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The government on Tuesday said it hadn't violated global trading norms under the World Trade Organization (WTO), even as the US filed a second case against India on the second phase of the Jawaharlal Nehru National Solar Mission (JNNSM).
In February 2013, the US had filed a similar case related to the first phase of the mission. However, it didn't pursue that case.
On Monday, US Trade Representative Michael Froman said the compulsory domestic content requirements "discriminate against US exports" by requiring solar power developers to use Indian-manufactured equipment instead of American products. "This kind of discrimination is against WTO rules and we are determined to stand up for US workers and businesses," Froman said.
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Under WTO dispute-settlement body norms, a complainant first seeks consultations with the target country, which typically takes 60 days. Subsequently, a panel of lawyers is constituted and the case is officially registered as a trade dispute.
Commerce Secretary Rajeev Kher said, "Now, they have come in for a second-phase challenge. It is not a surprise. It has happened earlier. They have had a consultation and now, they are going to have a consultation again. We will participate in that consultation. Our policy is WTO-compliant."
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He said in JNNSM phase-II, most contracts had been awarded to American firms. Bids were invited in October 2013, when the second phase was launched. The final results of the bids will be announced on February 20.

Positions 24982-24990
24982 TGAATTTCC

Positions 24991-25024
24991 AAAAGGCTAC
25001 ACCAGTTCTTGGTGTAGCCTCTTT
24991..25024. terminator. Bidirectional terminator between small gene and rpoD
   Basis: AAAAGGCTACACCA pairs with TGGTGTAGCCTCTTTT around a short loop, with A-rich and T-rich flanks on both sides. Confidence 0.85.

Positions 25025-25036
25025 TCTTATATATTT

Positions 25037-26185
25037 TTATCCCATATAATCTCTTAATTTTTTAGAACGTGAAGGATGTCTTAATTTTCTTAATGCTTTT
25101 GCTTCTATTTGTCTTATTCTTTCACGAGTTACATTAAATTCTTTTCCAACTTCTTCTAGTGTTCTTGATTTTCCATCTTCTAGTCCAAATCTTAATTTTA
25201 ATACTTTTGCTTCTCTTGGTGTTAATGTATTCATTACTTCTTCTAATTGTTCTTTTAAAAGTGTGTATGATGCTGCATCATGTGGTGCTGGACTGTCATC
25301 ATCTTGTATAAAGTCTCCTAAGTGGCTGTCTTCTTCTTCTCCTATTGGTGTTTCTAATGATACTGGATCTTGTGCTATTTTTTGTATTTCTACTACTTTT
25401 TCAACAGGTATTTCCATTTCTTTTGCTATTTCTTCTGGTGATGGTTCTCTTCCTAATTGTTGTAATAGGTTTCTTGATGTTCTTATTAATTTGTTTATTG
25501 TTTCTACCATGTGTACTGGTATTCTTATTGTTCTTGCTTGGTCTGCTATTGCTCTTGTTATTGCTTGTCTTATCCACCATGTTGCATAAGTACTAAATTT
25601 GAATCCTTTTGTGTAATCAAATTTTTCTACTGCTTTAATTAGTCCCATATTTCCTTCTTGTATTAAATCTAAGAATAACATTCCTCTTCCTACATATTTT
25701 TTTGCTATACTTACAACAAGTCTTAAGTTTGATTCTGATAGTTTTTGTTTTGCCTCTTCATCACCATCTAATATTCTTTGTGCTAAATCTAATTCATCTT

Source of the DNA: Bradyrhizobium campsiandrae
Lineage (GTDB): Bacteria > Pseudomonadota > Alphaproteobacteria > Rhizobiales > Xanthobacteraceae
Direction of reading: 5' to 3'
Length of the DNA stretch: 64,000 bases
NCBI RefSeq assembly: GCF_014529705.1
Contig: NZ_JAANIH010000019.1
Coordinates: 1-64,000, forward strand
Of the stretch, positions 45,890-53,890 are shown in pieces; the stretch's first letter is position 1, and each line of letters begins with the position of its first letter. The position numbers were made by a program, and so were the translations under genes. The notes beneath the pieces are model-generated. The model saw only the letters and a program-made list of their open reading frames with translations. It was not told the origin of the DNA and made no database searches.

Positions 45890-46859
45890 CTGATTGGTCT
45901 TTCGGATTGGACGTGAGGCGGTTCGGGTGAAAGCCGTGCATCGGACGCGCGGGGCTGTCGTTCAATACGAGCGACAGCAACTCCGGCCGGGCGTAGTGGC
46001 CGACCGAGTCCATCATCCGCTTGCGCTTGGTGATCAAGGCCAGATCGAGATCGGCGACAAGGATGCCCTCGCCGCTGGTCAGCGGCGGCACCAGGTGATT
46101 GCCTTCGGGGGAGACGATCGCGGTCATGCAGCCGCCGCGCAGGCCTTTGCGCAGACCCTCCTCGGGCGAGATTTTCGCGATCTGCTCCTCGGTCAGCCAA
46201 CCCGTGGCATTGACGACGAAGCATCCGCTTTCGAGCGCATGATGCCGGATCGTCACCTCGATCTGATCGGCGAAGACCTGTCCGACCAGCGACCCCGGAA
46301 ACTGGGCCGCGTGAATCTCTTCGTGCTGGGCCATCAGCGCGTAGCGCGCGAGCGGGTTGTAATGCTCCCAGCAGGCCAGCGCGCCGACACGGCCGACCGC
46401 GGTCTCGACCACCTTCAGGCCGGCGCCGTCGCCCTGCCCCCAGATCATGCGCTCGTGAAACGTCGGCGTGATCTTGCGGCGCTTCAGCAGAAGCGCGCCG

Kher alleged it was the US that was following restrictive policies for its local solar panel manufacturers in 13 states. Last year, India had filed a report to WTO's subsidies and countervailing measures committee, saying the US was running a subsides programme for local content requirements, primarily in the states of Connecticut, Delaware, Massachusetts and Minnesota.
India was yet to receive an official consultation request from the US, Kher said. On Wednesday, the Ministry of New and Renewable Energy will hold a meeting, at which the matter will be discussed.
Sources indicated the US was keen on furthering the interests of just one company from that country - First Solar Inc, the world's largest solar thin-film manufacturer. The company is promoted by the Walton family that owns Walmart stores. Apparently, their solar films were based on cadmium telluride, which was "harmful and poisonous", said an official involved in the talks, on condition of anonymity.
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Some leading Indian solar photovoltaic (PV) module manufacturers such as Tata Power Solar and Moser Baer have told Business Standard there are various difficulties in penetrating the US market due to the support provided to the domestic manufacturers there by the government of that country. "The US seems to be completely misguided in this issue and is just showing double standards. The policy of government procurement is allowed. The US seems upset because it is not able to sell products in its market. Maybe, it is feeling threatened, as other solar panel producers from Japan and China are aggressively entering India," said Ajay Goel, chief executive officer, Tata Power Solar.
He added the matter would be raised during the India-US energy dialogue, for which US Energy Secretary Earnest Moniz was coming to India for two days. Initially, the dialogue was scheduled for January, but was delayed due to a diplomatic row between both countries.
Deepak Puri of Moser Baer said the requirement for JNNSM was meagre compared to the requirements of governments in countries that didn't have domestic content requirement.
India is also looking into an anti-dumping case involving supplies of solar panels from China and the US.
JNNSM was launched in January 2010 with an aim to secure 20,000 Mw of solar power by 2022.
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